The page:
S: Let’s shift to the men’s movements. The men’s movements have many, many diverse groups. One group is the Men’s Rights group. It says that men don’t have any privilege and that although it costs women to be part of the culture, it also costs men.

A: It’s too general. They need to say that men don’t have power in these specific moments.

S: Another group called the Radical Feminist group, feel that men need to give up social power totally. They say that basically they need to refuse in a way to be men.

A: No one talks about awareness. It’s always about give it up, have it or not have it.

S: Another group focuses on the costs of being a man. A lot of men’s growth groups encourage men to develop feelings, develop a ‘wildness’, because those things have been oppressed. Others, for example, the Christian right wing group, the Promise Keepers, say men should take their rightful place of being in control of the home. Before we go into any specific details of these groups, why do we have so many diverse views?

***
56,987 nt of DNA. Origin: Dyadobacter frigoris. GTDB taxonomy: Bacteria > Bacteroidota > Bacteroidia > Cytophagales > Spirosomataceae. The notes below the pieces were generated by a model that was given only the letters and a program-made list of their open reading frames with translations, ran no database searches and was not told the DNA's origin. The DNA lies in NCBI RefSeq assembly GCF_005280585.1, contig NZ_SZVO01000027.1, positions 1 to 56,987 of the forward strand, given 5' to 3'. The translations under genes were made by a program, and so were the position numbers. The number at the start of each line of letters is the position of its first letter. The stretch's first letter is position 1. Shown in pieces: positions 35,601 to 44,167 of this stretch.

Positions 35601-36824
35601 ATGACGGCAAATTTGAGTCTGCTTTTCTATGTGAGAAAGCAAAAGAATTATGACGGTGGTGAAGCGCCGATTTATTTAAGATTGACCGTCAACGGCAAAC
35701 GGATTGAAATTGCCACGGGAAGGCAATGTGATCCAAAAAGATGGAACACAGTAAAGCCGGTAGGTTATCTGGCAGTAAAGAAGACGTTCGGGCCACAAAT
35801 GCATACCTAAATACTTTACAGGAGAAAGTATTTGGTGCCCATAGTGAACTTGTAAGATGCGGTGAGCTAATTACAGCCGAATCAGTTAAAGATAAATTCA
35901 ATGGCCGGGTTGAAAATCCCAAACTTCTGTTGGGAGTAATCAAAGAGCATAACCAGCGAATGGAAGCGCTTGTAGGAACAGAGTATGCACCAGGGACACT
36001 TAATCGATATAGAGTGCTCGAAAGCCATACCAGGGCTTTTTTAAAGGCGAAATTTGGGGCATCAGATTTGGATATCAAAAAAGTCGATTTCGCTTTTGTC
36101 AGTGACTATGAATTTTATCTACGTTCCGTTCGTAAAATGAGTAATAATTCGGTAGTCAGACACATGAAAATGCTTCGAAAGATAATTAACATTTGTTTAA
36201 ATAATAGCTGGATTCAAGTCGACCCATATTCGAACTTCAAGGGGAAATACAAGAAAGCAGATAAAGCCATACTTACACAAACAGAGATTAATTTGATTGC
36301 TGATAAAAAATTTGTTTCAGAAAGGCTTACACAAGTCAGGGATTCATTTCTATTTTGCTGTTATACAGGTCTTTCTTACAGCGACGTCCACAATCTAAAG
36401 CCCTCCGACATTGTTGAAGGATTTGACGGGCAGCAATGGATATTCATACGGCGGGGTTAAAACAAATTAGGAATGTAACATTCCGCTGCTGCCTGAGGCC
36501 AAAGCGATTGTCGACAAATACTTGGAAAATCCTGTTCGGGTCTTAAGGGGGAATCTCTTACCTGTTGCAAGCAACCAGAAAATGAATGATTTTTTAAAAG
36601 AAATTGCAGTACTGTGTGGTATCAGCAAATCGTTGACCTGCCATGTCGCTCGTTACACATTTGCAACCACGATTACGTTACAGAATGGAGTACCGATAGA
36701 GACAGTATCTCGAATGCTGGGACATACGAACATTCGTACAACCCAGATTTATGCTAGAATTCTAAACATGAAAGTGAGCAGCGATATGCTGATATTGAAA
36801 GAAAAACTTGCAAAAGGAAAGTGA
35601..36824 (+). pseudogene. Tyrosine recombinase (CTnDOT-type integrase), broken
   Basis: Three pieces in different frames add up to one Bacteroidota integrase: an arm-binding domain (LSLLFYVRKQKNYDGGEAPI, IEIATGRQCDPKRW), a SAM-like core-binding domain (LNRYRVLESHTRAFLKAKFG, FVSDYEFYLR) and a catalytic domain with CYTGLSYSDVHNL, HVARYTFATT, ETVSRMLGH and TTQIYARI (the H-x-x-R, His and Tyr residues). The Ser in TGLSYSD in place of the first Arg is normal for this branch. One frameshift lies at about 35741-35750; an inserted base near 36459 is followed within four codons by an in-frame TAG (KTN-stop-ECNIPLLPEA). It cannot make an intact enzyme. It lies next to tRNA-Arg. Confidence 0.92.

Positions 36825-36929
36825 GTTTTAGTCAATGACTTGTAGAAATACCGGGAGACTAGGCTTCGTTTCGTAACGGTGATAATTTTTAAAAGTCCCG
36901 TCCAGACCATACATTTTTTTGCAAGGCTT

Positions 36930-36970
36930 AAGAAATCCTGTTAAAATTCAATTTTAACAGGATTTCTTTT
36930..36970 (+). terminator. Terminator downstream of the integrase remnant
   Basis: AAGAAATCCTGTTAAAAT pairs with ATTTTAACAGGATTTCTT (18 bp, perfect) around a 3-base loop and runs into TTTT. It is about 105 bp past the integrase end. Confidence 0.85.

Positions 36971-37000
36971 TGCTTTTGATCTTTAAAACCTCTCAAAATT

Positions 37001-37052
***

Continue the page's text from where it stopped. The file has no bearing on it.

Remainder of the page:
A: Well, there are so many different kinds of men and some men need to be wilder. Some men need to just drop it and stop acting like a big macho brute and be more sensitive. All of these views are correct. In fact there’s not enough views. There should be another 300.

S: At one moment in the group process, the group focused on the WJHM, who was challenged as having privilege due to his white skin and was unable to address this. The group felt, ‘C’mon you got privileges, you’re white - you have got to wear it. There are certain privileges of being a white man.’ But he said he didn’t feel he had any. Why does he not recognize this?